Besides living out the rest of your life with your partner, getting married also means forming a safe and nurturing institution for your children to grow in.
This is advice that life coach Huiru hopes to impart to many married couples living in countries such as Singapore, where divorces are gradually increasing. In July 2017, government statistics showed a 1.2 per cent increase in divorces in Singapore, up from 2015.
Huiru, who has been a life coach for more than 20 years, has collaborated with veteran producer Au Yuk Sing (“23:59”, “The Return of the Condor Heroes”) to produce upcoming film “Ten Hours of Divorce”, a story of the ups and downs of a married couple who have separated. The Mandarin-language movie is in the process of confirming its cast and release date.
Set over 20 years starting from the ‘80s, “Ten Hours of Divorce” is based on 10 real-life stories that occurred in Singapore and China. Through this movie, the life coach hopes to reach out to people with marriage problems, from parents to parents-to-be and newlyweds, among others.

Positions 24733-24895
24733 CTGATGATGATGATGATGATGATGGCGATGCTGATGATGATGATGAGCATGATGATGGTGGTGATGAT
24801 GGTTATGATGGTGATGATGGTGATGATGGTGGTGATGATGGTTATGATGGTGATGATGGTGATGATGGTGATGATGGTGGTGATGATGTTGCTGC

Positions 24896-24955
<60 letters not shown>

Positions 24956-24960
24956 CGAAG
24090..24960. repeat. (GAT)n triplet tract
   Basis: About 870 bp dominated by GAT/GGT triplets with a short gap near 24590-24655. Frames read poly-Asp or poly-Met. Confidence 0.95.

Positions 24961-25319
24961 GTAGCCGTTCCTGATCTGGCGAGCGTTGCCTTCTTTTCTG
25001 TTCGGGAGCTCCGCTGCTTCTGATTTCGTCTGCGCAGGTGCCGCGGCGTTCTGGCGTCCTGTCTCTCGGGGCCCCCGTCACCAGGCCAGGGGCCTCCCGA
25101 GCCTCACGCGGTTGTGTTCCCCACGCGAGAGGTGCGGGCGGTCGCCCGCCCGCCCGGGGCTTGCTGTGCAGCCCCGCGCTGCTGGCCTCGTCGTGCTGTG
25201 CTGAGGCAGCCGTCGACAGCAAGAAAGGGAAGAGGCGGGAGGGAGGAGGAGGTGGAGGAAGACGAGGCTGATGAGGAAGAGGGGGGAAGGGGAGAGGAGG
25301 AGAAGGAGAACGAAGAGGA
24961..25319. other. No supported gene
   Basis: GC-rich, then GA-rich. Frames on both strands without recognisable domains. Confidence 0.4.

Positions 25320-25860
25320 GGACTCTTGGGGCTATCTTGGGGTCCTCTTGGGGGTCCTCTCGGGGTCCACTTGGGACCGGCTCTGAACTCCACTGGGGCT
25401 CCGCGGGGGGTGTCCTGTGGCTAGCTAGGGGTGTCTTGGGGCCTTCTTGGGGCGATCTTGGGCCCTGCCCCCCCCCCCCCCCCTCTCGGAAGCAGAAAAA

The importance of having a solid family nucleus stems from Fujian-born Huiru’s childhood. Having grown up in a town where very few parents gave their girls an education, it made it all the more important for parents to become the “best schools” for their kids.
Fortunately for Huiru, she was the only one out of six children who successfully convinced her parents to give her an education.
“Getting an education was the only way to change my life… After much effort, I managed to get my parents’ approval,” she told Yahoo Lifestyle Singapore in a recent interview.
“[Parents] are the ones who influence their children for his or her whole life. Use your true and genuine love as the best accompaniment during and throughout your children’s growing up,” she added.
Huiru is also the author of self-help books such as “为了生命的尊严：有一种爱，让我们不再陌生 (For the Dignity of the Life-There is a Kind of Love Making Us not be Strange to Each Other Anymore)”.
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